Press Release

Catholic parish stands up for its religious mission in court St. Joseph asks court to protect church & school’s Catholic identity from Michigan politicians

Media Contact

Ryan Colby 202-349-7219

Additional Information

WASHINGTON – A Catholic parish in Michigan will be in federal appeals court next week to protect its ability to guide its church and school community without asking for permission from state officials. In St. Joseph Parish v. Nessel, the parish, with Becket’s help, challenged a state law that makes it illegal for St. Joseph to hire staff who agree to uphold its religious beliefs and bars it from maintaining a church and school environment that reflects its faith. After a lower court dismissed the case last year, St. Joseph is asking the Sixth Circuit Court of Appeals to allow it to run its parish and school activities consistent with its Catholic beliefs. 

Since 1857, St. Joseph Catholic Church has served the local Catholic community of St. Johns, Michigan, as the only Catholic parish in town. In 1924, St. Joseph expanded and opened an elementary school—St. Joseph Catholic School—to provide families in the area with a Catholic education rooted in the teachings of the Church. Like many religious schools, St. Joseph hires teachers and staff who support and advance the Catholic faith. St. Joseph also asks all staff—from kindergarten teachers to part-time bookkeepers—to be practicing Catholics and to uphold the faith. St. Joseph also follows Catholic teaching on issues like pronouns and separate girls’ and boys’ bathrooms and locker rooms.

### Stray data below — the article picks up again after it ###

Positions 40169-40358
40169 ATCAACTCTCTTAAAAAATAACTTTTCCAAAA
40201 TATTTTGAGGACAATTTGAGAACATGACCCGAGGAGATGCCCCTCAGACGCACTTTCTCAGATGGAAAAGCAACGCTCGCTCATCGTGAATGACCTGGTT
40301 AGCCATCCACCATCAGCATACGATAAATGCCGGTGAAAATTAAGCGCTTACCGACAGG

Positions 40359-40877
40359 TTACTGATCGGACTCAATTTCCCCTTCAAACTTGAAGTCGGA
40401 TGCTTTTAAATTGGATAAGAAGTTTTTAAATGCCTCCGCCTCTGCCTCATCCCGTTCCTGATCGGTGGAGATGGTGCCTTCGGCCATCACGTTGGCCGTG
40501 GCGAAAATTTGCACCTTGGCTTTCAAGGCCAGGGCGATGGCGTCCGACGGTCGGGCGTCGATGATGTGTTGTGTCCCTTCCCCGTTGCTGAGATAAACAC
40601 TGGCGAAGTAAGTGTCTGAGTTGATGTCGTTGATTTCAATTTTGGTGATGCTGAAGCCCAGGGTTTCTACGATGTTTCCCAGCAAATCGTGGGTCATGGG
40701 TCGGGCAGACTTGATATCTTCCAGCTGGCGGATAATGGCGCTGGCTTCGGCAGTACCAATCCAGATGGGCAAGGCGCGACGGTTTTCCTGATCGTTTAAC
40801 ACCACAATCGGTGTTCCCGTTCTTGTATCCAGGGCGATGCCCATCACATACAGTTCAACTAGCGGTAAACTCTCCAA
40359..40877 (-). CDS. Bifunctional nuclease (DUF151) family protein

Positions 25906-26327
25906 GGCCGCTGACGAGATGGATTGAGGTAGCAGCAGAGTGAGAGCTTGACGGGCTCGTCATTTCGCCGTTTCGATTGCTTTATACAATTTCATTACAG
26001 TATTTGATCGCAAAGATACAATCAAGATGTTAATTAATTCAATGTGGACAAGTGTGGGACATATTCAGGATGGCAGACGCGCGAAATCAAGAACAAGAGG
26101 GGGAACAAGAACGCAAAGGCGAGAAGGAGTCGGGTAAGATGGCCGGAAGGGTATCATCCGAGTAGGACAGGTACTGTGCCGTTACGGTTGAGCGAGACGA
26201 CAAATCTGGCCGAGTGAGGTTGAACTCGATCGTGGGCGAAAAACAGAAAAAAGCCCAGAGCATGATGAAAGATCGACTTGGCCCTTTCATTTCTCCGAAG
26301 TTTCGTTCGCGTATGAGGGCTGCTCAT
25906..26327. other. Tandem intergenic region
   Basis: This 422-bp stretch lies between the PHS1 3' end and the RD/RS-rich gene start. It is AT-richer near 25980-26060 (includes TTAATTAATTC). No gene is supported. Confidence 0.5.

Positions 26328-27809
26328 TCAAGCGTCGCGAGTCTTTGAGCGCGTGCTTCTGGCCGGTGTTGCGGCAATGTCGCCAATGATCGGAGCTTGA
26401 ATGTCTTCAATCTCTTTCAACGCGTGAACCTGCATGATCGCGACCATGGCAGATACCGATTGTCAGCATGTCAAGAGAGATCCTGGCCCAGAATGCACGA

Michigan recently revised its civil rights law to include sexual orientation and gender identity, without any protection for religious organizations like St. Joseph. Michigan doesn’t deny that it could punish St. Joseph simply for following its faith. Instead, Michigan told St. Joseph it now must ask permission from the state’s Civil Rights Commission every time it wants to ask Catholic employees to follow Catholic teaching. Meanwhile, St. Joseph risks being sued in all its public activities—at the parish, the school, and its services to the community—simply for upholding Catholic teaching.   

Oral Argument in St. Joseph Parish v. Nessel

Arguing before the court:
William Haun, senior counsel at Becket

Tuesday, June 11, 2024, at approximately 2 p.m. ET

U.S. Court of Appeals for the Sixth Circuit
Potter Stewart U.S. Court House, 100 East Fifth Street, 4th Floor
Cincinnati, OH 45202

Becket attorneys will be available for comment following the hearing. 

For more information or to arrange an interview with a Becket attorney, contact Ryan Colby atmedia@becketlaw.orgor 202-349-7219.